With no work, no income, and with a 5-figure amount in dollars of credit card debt, that was increasing by the day, I was forced to leave my apartment because I plainly cannot afford it. My family became one of  the hundreds of homeless people in New York City. Our only difference from the other homeless people who wanders in the streets, was that a caring family took us in and let us stay in their home, without paying rent, and even fed us for free.

homeless in New York (image from http://www.dgrin.com)

During the several months that I was jobless, we moved from one family’s home to another, relying solely on their goodness and mercy. It was here that I experienced complete helplessness in providing for my family. I realized that in life, diligent and hard work may not be enough, for we all need grace.

Then every week, when we went to our church, church members and friends who knew our predicament, will quietly hand me $10, $20, or $50, telling me to buy something for my daughter who was 2 years old then. I knew these people were not rich. They too have barely enough and just trying to make both ends meet, but they shared the little that they have. It was a touching experience. And it was a humbling experience.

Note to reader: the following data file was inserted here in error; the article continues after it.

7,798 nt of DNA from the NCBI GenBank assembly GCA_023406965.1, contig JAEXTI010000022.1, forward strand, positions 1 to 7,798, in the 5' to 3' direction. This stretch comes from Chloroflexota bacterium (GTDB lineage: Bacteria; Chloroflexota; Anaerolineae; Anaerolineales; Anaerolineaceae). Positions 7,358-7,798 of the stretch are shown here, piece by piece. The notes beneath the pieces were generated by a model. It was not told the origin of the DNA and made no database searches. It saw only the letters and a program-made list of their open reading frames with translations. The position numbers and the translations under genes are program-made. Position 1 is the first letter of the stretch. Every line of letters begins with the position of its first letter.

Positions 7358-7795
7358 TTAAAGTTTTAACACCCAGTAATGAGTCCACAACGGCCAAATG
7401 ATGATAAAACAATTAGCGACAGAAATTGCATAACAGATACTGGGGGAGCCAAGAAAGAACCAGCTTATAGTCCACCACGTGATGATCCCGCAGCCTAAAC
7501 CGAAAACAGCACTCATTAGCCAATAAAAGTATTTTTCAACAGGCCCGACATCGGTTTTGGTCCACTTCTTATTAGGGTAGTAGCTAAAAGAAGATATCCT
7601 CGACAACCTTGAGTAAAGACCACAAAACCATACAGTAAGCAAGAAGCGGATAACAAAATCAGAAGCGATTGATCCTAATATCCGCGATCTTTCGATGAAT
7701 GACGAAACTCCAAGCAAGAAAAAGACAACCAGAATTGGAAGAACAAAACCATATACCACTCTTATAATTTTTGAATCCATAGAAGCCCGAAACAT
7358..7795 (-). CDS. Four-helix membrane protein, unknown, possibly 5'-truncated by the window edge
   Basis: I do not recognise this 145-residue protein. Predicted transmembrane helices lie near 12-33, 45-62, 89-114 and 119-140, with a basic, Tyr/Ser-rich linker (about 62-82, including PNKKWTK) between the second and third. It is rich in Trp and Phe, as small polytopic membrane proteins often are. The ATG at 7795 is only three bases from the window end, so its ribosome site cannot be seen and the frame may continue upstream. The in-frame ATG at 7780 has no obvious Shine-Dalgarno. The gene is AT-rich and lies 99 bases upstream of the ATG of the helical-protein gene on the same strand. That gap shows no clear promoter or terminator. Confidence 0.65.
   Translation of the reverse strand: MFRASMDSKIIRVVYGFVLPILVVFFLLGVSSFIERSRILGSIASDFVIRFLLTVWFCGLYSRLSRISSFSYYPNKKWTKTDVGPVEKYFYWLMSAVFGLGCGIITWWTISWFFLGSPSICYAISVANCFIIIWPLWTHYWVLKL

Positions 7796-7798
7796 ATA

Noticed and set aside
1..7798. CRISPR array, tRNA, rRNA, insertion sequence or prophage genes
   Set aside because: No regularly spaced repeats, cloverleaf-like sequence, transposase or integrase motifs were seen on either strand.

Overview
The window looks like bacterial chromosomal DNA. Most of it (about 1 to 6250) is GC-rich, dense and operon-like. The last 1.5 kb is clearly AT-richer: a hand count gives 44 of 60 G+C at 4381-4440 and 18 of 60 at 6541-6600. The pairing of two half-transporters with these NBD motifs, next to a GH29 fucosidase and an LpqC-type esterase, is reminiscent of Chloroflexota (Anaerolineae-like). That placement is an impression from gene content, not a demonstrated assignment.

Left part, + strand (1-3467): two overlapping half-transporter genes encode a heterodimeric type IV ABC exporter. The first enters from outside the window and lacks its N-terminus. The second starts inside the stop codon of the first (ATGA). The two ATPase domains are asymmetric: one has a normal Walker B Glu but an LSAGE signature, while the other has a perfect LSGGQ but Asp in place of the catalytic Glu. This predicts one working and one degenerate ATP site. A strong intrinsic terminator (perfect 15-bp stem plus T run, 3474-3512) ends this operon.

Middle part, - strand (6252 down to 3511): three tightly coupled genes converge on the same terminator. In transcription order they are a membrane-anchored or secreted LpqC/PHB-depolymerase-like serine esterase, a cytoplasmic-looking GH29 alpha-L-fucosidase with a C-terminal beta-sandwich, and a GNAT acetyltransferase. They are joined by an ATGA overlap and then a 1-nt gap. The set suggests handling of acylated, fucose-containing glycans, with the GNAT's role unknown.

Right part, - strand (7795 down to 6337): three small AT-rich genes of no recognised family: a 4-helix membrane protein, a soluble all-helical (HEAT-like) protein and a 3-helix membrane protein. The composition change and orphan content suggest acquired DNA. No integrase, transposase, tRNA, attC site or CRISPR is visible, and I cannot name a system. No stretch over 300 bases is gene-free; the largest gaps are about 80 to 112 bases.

From being independent, to becoming fully dependent. From minding my own business, to others caring and looking after my own business. From trusting no one, to fully trusting and having faith. It was a complete turnaround. It was in New York City that I found renewed confidence in people and a stronger reliance in God. It was here that I received a course of “higher” learning.

After more months of waiting and still out of work, my family and I finally flew to California and stayed with my sister-in-law to escape the harsh winter. I left New York City with a heavy heart but thankful, humbled but not defeated, broke but hopeful. I admit, I was also wiser, more enlightened and insightful.